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I have a function that returns an entry on a dictionary, based on the Key (name) and if it doesn't exist, returns a newly created one.

The question I have is with the "double lock" : SomeFunction locks the _dictionary, to check for the existance of the key, then calls a function that also locks the same dictionary, it seems to work but I am not sure if there is a potential problem with this approach.

public Machine SomeFunction(string name) 
{
    lock (_dictionary)
    {
        if (!_dictionary.ContainsKey(name))
                    return CreateMachine(name);
        return _dictionary[name];
    }
}


private Machine CreateMachine(string name)
{
    MachineSetup ms = new Machine(name);
    lock(_dictionary)
    {
        _ictionary.Add(name, ms);
    }
    return vm;
}
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7  
I think you are misunderstanding what locking does. Locking blocks all other threads from accessing the protected region of code. It does nothing whatsoever to the current thread. You can take out a lock a thousand times on the same object on the same thread, no problem; each region of code locked thusly will be protected from access by other threads. –  Eric Lippert Mar 9 '10 at 19:13
    
If you are looking for "same-thread locks", look into the class Semaphore. –  ANeves Oct 28 '13 at 15:06

2 Answers 2

up vote 10 down vote accepted

That's guaranteed to work - locks are recursive in .NET. Whether it's really a good idea or not is a different matter... how about this instead:

public Machine SomeFunction(string name) 
{ 
    lock (_dictionary)
    {
        Machine result;
        if (!_dictionary.TryGetValue(name, out result))
        {
            result = CreateMachine(name);
            _dictionary[name] = result;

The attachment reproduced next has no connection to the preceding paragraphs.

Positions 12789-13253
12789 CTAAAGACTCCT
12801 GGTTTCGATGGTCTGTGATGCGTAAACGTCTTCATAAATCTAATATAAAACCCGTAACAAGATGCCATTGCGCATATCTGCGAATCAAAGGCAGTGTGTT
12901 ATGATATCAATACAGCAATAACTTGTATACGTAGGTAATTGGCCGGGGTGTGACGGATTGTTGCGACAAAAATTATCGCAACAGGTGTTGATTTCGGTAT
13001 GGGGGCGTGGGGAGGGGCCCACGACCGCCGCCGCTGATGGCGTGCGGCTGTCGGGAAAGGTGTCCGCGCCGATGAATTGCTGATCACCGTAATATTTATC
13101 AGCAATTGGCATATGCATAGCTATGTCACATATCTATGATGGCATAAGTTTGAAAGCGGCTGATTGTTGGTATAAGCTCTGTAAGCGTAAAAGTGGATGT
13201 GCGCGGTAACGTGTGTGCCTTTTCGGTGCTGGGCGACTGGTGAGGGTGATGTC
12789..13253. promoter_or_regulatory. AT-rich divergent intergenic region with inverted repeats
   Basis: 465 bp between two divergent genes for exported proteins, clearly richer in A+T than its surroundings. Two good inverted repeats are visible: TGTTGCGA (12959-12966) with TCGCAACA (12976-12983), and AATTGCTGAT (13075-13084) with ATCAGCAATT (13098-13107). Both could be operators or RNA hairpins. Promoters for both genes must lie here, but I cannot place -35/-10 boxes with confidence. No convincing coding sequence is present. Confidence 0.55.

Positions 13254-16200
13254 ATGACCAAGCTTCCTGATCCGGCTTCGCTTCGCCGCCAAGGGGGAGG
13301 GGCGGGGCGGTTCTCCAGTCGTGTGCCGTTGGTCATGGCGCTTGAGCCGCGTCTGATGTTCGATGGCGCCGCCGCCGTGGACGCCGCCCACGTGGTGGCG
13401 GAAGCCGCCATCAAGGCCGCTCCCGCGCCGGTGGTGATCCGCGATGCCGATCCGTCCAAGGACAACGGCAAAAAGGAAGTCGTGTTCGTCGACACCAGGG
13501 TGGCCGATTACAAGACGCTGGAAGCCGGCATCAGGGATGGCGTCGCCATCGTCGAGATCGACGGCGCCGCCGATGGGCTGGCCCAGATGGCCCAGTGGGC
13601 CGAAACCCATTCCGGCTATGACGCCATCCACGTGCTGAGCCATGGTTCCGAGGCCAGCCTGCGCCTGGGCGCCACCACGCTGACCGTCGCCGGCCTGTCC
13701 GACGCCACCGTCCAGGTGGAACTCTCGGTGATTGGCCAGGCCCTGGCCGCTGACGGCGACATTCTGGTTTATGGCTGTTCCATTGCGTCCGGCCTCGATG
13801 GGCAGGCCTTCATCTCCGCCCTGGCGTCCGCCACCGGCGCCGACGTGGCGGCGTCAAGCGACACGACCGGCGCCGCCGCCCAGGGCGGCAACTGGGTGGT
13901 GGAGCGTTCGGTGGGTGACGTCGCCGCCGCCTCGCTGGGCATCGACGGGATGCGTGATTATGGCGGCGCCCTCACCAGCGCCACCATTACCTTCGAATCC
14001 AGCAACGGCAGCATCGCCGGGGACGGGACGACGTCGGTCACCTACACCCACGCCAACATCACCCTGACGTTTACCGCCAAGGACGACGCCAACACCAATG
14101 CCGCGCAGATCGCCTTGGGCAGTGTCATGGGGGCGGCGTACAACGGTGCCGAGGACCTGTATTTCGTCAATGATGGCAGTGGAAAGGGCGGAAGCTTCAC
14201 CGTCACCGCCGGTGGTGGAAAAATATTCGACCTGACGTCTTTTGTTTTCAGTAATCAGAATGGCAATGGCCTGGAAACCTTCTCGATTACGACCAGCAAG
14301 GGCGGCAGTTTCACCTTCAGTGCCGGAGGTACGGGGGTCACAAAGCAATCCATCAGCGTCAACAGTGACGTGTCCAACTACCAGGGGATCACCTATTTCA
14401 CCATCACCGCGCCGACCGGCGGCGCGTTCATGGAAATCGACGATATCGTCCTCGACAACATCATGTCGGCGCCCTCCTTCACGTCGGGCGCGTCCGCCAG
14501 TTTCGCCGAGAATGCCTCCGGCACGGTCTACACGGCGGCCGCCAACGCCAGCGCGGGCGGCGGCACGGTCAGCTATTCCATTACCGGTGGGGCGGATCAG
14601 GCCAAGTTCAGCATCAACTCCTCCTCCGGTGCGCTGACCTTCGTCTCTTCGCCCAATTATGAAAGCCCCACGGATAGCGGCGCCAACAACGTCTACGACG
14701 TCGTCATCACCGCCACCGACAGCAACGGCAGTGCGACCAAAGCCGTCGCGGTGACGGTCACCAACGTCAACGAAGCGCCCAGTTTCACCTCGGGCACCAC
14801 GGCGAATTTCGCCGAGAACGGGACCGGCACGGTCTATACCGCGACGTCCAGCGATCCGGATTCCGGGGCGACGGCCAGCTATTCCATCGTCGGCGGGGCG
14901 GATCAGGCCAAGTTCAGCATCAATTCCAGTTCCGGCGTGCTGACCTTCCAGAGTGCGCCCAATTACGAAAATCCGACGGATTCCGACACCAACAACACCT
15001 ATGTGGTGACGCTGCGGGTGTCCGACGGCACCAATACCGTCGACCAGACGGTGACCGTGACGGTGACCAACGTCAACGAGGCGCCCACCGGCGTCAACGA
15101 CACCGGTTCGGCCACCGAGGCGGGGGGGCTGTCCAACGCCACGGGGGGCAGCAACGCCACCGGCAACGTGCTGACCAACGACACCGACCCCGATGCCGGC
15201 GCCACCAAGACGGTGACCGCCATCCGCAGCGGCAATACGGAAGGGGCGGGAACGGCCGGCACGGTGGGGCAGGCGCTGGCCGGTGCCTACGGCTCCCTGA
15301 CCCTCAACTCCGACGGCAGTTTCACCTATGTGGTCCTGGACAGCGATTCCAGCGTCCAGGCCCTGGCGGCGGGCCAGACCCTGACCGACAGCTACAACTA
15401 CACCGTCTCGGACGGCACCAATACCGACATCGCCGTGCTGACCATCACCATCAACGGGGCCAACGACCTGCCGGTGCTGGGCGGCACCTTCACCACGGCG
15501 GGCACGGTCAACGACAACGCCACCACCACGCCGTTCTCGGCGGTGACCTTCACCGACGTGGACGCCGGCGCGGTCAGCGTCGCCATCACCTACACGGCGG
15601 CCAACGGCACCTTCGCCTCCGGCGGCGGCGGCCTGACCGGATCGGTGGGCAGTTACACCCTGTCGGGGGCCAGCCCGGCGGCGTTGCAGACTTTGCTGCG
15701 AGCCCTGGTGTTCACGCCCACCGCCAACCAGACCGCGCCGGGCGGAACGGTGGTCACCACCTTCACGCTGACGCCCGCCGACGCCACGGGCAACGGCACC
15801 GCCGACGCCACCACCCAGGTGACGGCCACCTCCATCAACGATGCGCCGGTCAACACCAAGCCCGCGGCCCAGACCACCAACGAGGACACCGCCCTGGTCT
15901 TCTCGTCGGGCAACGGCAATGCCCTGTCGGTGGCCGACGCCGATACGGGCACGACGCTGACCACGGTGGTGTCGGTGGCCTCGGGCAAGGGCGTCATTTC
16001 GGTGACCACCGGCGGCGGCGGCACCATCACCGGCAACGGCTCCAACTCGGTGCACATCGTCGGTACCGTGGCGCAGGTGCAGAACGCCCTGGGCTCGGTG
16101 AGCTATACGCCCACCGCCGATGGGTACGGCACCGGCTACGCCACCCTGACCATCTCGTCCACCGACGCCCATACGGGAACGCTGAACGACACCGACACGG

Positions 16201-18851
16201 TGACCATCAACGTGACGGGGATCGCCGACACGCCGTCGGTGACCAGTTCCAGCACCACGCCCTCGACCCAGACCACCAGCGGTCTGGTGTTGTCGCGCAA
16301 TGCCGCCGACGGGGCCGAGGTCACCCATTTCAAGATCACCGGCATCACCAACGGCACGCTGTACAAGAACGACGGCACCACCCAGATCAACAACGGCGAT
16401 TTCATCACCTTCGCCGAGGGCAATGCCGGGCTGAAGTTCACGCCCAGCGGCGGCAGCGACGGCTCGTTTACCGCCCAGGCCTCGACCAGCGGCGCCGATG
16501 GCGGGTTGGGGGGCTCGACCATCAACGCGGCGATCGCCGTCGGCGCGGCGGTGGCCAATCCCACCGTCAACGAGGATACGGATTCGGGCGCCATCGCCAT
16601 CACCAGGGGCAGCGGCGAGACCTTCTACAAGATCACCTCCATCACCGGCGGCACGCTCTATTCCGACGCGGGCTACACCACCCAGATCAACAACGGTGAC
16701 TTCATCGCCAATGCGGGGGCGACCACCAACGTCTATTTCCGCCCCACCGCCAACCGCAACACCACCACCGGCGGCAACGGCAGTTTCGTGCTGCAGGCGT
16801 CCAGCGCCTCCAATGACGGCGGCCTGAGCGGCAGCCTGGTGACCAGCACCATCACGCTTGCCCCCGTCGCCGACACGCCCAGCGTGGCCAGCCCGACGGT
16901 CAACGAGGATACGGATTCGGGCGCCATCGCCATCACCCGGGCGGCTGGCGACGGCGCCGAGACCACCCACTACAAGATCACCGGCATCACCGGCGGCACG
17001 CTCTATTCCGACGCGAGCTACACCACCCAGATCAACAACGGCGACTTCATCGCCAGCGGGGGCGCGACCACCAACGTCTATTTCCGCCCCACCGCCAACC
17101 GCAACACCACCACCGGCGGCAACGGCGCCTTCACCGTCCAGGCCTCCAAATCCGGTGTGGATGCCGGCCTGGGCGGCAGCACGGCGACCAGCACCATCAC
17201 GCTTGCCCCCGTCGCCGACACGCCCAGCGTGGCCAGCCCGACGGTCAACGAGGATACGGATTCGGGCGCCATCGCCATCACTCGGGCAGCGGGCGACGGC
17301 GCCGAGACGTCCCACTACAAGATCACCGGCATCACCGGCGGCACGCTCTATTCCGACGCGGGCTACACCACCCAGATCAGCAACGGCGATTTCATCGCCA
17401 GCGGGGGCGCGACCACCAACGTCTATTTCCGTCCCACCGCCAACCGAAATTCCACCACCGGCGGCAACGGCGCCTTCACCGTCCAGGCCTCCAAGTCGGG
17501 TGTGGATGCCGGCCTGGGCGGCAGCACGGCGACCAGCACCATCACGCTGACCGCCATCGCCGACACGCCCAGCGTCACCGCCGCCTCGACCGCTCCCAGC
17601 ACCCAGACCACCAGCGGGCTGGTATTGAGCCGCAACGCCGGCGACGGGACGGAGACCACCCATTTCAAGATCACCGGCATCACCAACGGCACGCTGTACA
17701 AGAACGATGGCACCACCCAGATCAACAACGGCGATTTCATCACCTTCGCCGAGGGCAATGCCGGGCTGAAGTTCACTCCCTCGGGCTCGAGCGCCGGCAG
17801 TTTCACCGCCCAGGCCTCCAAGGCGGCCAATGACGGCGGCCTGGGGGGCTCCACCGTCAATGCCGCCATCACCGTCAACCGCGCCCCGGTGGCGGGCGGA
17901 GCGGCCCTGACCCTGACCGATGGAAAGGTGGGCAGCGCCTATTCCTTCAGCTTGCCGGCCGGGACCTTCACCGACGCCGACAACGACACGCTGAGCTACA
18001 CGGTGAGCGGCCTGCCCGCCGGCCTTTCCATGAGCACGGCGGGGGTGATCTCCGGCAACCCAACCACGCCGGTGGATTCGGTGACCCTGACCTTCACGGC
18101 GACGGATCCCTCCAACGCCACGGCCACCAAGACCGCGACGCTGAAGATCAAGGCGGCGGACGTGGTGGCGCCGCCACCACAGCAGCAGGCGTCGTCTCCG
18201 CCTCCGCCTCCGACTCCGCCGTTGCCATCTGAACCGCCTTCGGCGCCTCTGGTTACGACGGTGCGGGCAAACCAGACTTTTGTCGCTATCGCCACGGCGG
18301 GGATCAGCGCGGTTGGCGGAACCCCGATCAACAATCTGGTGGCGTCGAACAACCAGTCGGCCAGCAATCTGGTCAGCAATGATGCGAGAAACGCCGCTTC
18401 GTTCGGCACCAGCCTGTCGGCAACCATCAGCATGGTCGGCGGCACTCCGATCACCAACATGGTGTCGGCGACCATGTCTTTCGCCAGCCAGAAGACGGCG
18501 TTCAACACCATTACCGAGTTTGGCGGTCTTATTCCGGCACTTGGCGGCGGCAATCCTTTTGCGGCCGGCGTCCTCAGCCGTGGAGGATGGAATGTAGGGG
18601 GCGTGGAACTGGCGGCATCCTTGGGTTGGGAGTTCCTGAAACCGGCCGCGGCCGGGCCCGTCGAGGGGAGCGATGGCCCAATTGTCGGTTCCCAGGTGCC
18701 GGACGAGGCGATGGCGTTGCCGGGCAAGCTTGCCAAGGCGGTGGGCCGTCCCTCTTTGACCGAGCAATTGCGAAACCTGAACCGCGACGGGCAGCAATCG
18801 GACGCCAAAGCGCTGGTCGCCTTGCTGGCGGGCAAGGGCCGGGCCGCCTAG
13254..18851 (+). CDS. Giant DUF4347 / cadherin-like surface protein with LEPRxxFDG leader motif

}
        return result;
    } 
}

// This is now *just* responsible for creating the machine,
// not for maintaining the dictionary. The dictionary manipulation
// is confined to the above method.
private Machine CreateMachine(string name)
{
    return new Machine(name);
}
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@Jon Skeet: Only to verify for myself, one shouldn't try to get the value instead of locking the Dictionary right away? Like you lock only when the TryGetValue() method returns false? –  Will Marcouiller Mar 9 '10 at 19:16
2  
@Will Marcouiller - Your scheme would allow one thread to modify the dictionary while another thread is reading it. If the dictionary class were specifically designed to allow that, then some scheme along those lines may be possible (with an extra TryGetValue after taking the lock). However, collections are not generally designed to be used in this manner, and the built-in Dictionary class is among those that should never be read and written to at the same time. –  Jeffrey L Whitledge Mar 9 '10 at 20:07
    
Thanks for this great explanation Jeffrey! I would have sworn precisely that some of my colleagues have already used a TryGetValue() before, and after the lock()'ing the Collection. This might have been a bad usage from them then. Thanks! I shall remember that. =) –  Will Marcouiller Mar 9 '10 at 20:18

No problem here, the lock is re-entrant by the same thread. Not all sync objects have thread affinity, Semaphore for example. But Mutex and Monitor (lock) are fine.

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